Dad had some interesting food memories.  He hated homemade bread.  He grew up eating butter sandwiches with two thick slices of homemade bread and a slather of butter.  He grew to really hate homemade bread.

Something I never quite understood.  He hated pork.  He would gladly eat bacon and ham.  But I don’t think we ever, or rarely, had a pork roast at home.

Oh well, just some random thoughts.

Wednesday, March 11, 2015

Grandma Brubaker: Dynamite in a Small Package

I didn’t ever really know Dad’s mother.  By the time I was born, we were living in Utah and we got to Idaho once each year to visit.  I only remember Grandma as being a sick lady that suffered seriously from Parkinson’s Disease.  Most often, we saw her when she was in the hospital.  She died when I was ten years old.  From the stories I have heard, she may have been small, or short in stature but she was very feisty.  I think of her when I remember the cliché: “dynamite comes in small packages.”  

Dad told us that Grandma was a small woman, very short, probably didn’t measure over five feet tall.  She would chase her children with a broom because she could never get close enough to them to really smack them for whatever crime they might have committed.  And, these boys were very close to juvenile delinquents.  Uncle Pat, according to Dad, was once thrown out of the Catholic School because he kept spitting on the floor.
Grandma could never punish her sons because they would run away.  But they had to eat.  So each night, when they sat down for dinner, she would smack them in the head.  “What was that for?” they would ask.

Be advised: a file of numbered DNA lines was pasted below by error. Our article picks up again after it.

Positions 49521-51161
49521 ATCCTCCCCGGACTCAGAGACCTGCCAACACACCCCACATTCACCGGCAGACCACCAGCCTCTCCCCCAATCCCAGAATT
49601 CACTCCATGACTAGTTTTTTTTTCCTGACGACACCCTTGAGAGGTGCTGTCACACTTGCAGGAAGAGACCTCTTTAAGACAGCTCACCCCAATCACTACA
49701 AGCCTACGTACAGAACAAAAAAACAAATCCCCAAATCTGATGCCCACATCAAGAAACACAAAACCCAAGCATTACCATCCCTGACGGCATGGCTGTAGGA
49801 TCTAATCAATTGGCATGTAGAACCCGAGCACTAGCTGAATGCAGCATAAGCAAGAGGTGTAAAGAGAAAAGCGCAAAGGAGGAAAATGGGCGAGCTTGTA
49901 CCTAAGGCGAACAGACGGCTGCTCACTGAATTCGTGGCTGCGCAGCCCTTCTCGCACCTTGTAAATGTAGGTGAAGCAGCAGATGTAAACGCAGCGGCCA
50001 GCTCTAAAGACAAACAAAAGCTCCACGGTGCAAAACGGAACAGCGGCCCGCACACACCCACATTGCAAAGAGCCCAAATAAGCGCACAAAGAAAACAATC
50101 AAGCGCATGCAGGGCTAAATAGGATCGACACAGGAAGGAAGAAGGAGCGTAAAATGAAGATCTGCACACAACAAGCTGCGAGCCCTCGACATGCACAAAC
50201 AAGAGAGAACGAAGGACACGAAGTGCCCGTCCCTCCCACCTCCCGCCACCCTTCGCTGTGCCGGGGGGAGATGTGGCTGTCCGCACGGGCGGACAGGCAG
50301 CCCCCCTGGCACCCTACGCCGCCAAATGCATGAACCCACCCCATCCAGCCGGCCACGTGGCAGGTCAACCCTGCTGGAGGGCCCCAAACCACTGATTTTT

“I don’t know,” she said.  “But I’m sure you did something to deserve it.”

Mom also remember Grandma.  When Mom was taking lessons to become a Catholic, she was preparing to enter a confessional for the first time.  “Don’t worry Janie,” Grandma said.  “Tell the priest whatever you want.  The rest is none of his business.”

Grandma was dynamite in a small container!

Monday, March 9, 2015

Some Photos From CBI WWII

I am slowly sorting through several photograph collections.  I wanted to share a couple of images taken by my Father-in-Law.  Mark Nider served in the China-Burma-India theater of  World War Two.  He took hundreds of photographs and gave each one a title.  Here are just two.  The first is entitled "Burma" and the second "paddies."  They are interesting photographs.  It will take some time and thought to really understand his collections.  But here is just an example of what he witnessed and experienced.  It also well documents the work that lay ahead for the men that served in this particular area during the war.